Maia is an object of non-specified use that can be used as a side table, stool or step. It features complex joinery created by CNC technology.
Maia is also an exercise in efficiency of CNC timber cutting and assembly. Exploring the possibilities and looking for new ways to cut, prepare and assemble components.
CNC wood cutting machines are massive, and use sophisticated technology that requires skill to program. They are also very costly to run. So, while the machine is in operation, we want it to be cutting material rather than wasting time changing the cutters or the position of the object being cut.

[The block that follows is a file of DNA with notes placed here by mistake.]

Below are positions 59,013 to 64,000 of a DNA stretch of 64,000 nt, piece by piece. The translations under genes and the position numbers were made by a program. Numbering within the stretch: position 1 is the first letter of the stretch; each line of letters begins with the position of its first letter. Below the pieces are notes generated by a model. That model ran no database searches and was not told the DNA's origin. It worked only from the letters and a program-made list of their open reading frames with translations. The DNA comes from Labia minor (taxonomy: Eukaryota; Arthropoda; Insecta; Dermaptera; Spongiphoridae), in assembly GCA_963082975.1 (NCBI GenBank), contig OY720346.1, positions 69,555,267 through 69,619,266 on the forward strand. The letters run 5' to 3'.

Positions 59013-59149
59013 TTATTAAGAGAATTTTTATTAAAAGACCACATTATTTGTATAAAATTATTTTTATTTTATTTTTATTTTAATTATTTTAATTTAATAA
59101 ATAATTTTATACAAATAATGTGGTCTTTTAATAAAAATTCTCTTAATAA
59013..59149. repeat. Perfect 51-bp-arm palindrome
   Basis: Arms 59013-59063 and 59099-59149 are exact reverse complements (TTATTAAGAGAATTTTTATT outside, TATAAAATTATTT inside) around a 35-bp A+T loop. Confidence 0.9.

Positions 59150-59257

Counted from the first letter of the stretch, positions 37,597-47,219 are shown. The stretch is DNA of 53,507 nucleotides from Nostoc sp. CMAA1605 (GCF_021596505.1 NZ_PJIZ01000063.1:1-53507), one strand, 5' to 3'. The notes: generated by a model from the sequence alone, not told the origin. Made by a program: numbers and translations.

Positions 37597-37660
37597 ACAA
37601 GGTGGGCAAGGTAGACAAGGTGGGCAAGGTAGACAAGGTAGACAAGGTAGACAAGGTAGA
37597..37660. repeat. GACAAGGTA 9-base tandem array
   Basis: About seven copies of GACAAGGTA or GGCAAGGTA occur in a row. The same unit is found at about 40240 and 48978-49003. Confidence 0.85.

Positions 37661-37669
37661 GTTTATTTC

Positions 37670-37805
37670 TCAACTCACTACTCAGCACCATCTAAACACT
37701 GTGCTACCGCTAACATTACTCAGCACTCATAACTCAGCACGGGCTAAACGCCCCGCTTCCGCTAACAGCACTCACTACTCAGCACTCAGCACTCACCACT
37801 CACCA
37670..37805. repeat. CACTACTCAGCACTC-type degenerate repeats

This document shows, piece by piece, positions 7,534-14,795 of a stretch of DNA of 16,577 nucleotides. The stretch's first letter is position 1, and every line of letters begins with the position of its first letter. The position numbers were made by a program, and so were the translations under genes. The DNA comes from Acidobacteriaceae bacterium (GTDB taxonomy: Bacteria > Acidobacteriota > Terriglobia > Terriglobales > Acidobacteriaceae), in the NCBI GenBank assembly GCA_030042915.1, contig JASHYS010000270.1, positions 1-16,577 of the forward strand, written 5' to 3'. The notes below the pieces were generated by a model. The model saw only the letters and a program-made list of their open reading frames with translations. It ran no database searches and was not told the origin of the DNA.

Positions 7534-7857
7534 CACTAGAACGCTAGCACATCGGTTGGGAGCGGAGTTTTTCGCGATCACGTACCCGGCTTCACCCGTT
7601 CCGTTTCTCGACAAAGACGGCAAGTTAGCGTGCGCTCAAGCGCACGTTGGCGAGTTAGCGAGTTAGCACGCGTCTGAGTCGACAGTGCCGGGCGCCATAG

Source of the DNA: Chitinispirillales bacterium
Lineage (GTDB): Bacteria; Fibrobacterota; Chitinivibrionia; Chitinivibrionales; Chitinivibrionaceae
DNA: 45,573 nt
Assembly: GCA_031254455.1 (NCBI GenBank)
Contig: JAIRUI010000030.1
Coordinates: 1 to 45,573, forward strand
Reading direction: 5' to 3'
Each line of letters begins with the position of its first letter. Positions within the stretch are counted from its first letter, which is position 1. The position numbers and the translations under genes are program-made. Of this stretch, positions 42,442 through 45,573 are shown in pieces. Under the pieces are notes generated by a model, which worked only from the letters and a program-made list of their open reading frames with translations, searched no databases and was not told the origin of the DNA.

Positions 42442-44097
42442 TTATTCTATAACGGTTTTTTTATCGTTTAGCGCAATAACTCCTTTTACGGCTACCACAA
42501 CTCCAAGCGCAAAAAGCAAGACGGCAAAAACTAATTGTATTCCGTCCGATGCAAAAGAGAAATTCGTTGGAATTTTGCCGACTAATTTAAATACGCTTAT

So the process is about efficiency – both of the machine and also the assembly of the components – and the desire to avoid time-consuming clamping while glue dries.
The joint detail on these components can be manufactured using a single radiused cutting tool on the CNC, and make assembly very simple.
Tool heads on a CNC machine.
The Maia prototype is still used in the factory.
Maia components and assembly.
The Bretton bedside tables use a similar joint.
The locking joint on Overton table was also designed with these principles in mind.
The accuracy of CNC machining allows us to use a more decorative side to side joint on the Tavli table.